Merlin-Dhaine's characters are fictional, but their preoccupations are very "real". They capture "historical truth" beyond the facts. They tell the tale of people moved by idiosyncratic agendas, but unified in a losing battle against government ruthlessness, harsh living conditions and the impending flooding of archaeological sites of outstanding universal value: Hofmann's interest in the site is of professional rather humanistic nature; the PhD student who has been working with him for almost two years is captivated by fieldwork on a site about to be lost for ever; and Sara is in search of truth in a minefield of false promises, injustices and irreparable damage caused to both people and the environment. Literary characters they all are, but they are also kindred spirits of "real" individuals inhabiting the "real world" and sharing their interests and concerns.
Sara's deliberate flouting of the compartmentalised existence of the diverse groups living on the site provides a grim appraisal of the situation and a good insight into the financial and socio-cultural issues at stake. Foreign companies are calling the shots, profit prevails over common good, the press is muzzled and ordinary people are paying the price of a project of pharaonic proportions, one dictated by economic pursuits rather than a betterment of people's living conditions. Thus, not surprisingly, almost everyone involved in the venture ends up at the losing end of the scheme: first, the Manassirs and other local communities forcibly evicted; but also uprooted Chinese workers involved in the construction of the dam, Sudanese loathing the project, and even officials and mercenaries handsomely payed to break resistance at all cost, but severely punished when they fail to stamp out dissent. The physical elimination of Mouloud Al-Rachid on trumped-up charges rather than for the real crimes he committed when he was head of operations, is a case in point.
It is through Sara's socialising that readers discover both the villains and the unsung heroes, the inner thoughts of the people drawn together by the project and their haphazard associations. Reality becomes fiction as the author gives free rein to her narrator to think up what might have happened in the secrecy of the groves and villages: a close relationship between Yang, a lone Chinese worker, and Ahmed, a young Manassir activist, for example; or the sabotaging of the dam by this unlikely pair. Such episodes stem from the author's fancy, but irrespective of their equivocal nature, Ahmed well illustrates the plight of the 60.000 plus villagers evicted from their home, desperate and often ready to take the law into their own hands in the face of "violations of civil and political rights including the shooting of unarmed demonstrators, arbitrary arrests and repressive measures against the media by the Sudanese Government as it responded to local protests about the project".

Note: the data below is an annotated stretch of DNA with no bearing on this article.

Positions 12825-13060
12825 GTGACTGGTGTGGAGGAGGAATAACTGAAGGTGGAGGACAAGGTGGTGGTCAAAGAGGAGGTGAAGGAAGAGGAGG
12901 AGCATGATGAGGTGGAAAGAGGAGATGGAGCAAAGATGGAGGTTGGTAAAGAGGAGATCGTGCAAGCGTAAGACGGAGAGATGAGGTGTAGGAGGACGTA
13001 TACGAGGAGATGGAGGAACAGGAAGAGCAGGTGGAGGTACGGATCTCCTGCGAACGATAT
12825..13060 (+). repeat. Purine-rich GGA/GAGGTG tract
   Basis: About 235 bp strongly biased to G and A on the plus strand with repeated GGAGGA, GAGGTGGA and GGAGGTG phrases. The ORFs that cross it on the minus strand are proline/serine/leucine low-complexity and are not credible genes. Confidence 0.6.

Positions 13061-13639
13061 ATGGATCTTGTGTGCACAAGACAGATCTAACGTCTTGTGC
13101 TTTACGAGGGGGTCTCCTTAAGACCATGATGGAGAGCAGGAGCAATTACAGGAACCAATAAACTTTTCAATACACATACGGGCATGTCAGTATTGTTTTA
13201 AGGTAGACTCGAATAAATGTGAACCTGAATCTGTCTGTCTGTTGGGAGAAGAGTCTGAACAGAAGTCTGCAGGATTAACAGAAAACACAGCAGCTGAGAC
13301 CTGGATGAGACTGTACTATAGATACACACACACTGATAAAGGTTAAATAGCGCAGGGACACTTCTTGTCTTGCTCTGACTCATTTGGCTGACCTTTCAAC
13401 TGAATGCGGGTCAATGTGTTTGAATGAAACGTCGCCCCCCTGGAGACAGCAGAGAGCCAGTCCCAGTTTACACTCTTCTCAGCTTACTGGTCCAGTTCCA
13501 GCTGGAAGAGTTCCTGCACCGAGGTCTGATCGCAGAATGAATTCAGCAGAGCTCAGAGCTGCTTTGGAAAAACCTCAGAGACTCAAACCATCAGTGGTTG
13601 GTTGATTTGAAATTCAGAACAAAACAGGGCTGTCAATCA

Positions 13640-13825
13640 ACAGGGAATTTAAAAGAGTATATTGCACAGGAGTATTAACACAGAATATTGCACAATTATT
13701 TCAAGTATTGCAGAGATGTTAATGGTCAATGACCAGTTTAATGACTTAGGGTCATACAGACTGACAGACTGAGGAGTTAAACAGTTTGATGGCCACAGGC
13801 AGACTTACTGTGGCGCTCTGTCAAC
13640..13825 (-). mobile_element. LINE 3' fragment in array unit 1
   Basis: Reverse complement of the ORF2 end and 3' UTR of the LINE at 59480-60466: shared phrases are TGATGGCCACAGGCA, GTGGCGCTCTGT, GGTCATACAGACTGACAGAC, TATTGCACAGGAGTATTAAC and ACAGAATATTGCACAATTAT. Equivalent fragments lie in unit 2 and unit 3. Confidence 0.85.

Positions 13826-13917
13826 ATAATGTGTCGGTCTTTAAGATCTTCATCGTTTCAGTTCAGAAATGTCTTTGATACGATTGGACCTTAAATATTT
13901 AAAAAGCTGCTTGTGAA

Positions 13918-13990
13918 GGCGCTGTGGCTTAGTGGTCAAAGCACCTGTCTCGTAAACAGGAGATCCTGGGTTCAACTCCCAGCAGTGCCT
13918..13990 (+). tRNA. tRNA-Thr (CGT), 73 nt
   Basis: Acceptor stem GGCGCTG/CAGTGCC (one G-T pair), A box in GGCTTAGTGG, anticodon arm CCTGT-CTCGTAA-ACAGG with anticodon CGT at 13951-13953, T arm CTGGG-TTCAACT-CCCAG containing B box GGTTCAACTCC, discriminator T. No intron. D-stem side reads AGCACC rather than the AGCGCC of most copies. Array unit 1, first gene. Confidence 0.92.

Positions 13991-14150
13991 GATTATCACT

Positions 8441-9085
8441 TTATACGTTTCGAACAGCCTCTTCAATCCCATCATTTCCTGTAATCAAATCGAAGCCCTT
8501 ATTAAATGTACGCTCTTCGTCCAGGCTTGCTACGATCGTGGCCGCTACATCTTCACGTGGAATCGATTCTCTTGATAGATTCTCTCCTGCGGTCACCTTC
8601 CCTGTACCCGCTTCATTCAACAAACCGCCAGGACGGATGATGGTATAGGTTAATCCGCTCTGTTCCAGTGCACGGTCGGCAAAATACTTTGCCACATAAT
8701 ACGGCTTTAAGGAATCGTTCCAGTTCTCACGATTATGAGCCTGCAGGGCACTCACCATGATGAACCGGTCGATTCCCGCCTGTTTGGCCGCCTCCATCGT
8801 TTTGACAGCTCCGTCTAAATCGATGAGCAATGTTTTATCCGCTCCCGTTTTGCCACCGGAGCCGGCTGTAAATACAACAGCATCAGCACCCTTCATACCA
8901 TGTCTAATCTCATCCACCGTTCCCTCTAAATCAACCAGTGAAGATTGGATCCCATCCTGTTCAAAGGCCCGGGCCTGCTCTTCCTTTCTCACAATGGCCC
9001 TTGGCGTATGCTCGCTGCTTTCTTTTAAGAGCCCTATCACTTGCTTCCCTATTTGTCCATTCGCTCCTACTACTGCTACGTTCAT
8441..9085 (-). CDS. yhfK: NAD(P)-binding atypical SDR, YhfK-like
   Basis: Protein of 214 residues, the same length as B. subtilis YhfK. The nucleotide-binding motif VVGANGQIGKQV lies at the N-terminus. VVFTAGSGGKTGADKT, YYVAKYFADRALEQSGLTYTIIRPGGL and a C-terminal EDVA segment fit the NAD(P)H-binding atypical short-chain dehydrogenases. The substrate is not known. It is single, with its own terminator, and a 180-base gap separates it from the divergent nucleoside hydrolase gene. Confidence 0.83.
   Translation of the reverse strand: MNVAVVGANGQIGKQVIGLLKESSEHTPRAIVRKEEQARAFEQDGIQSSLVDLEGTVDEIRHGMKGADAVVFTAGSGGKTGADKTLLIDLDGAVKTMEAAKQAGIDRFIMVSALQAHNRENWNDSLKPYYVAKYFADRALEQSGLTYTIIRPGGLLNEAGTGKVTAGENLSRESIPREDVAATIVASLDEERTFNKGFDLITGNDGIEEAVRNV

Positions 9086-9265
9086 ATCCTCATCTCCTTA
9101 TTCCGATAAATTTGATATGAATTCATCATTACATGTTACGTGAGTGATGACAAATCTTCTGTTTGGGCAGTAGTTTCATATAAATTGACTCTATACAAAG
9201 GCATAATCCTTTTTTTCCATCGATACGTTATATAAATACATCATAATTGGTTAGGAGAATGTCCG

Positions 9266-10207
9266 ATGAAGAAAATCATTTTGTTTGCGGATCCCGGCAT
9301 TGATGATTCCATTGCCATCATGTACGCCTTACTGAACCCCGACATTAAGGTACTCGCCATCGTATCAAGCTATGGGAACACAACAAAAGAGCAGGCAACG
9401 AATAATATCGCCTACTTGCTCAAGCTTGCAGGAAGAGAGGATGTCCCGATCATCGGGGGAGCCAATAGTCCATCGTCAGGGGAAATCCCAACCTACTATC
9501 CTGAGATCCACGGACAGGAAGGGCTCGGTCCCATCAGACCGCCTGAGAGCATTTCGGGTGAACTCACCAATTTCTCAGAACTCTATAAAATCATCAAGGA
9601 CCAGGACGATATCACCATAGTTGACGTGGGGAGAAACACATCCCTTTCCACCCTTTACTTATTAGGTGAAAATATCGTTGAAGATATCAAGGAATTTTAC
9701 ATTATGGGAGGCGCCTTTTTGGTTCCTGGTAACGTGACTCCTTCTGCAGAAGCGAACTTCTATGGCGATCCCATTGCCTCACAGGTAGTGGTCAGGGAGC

Similarly, Sara's eventual decision to join the Manassirs' armed resistance and to remain in Sudan after her co-workers have been escorted out of the country by Government forces is somewhat unlikely. But her strong desire to stay in the country and to offer her professional expertise to a people robbed of their past and condemned to an uncertain future, epitomises an unwavering belief in the right of the local populations to their history, their heritage and, in the case of the Manassirs, an acknowledgment of the importance of the ill-understood Meoritic language: a language left behind by their ancestors thousands of years ago, when they invented writing and gave the world one of the earliest cursive and hieroglyphic representation of "Ankh", the key of life.
Journalist Lou David Hirsh never existed and the articles she retrieves from her fictitious archives belong only to the narrative, yet the contents of these articles reveal some real issues confronting Sudan today as a consequence of the construction of the dam: tens of thousands of displaced persons are still awaiting compensation for the loss of their houses, gardens and groves that sustained them for millennia on the fertile banks of the Nile; no one will ever know how many significant archaeological sites have been lost to water; and the Sudanese people are still longing for peace and prosperity.
1. "Merowe Dam Archaeological Salvage Project: Amri to Kirbekan Survey". http://www.britishmuseum.org/research/research_projects/all_current_projects/merowe_dam_project.aspx. [Sighted 20 February 2014]. See also: Bernadette Arnaud. "Soudan: des projets de barrages sur le Nil menacent des sites archéologiques". "Sciences et avenir". 3 octobre 2012. http://www.sciencesetavenir.fr/decryptage/20120814.OBS9604/soudan-des-projets-de-barrages-sur-le-nil-menacent-des-sites-archeologiques.html. [Sighted 22 February 2014].
2. "UN rights expert urges suspension to dam projects". "UN News Center with breaking news from the UN News Service in northern Sudan". 28 August 2007. http://www.un.org/apps/news/story.asp?NewsID=23617&Cr=sudan&Cr10 [Sighted 22 February 2014]. Also: Nicholas Hildyard. "Neutral? Against What? Bystanders and Human Rights Abuses: The case of Merowe Dam". "Sudan Studies", no 37, April 2008. [PdF copy sighted on the web 14 October 2013].
3. Brigitte Krulic. Interview suivant l'article de Patrick Boucheron "Ce que la littérature comprend de l'histoire". 15 juin 2011. http://www.scienceshumaines.com/ce-que-la-litterature-comprend-de-l-histoire_fr_25809.html [Sighted 22 February 2014].
4. "UN rights expert urges suspension ...
The University of Western Australia/School of Humanities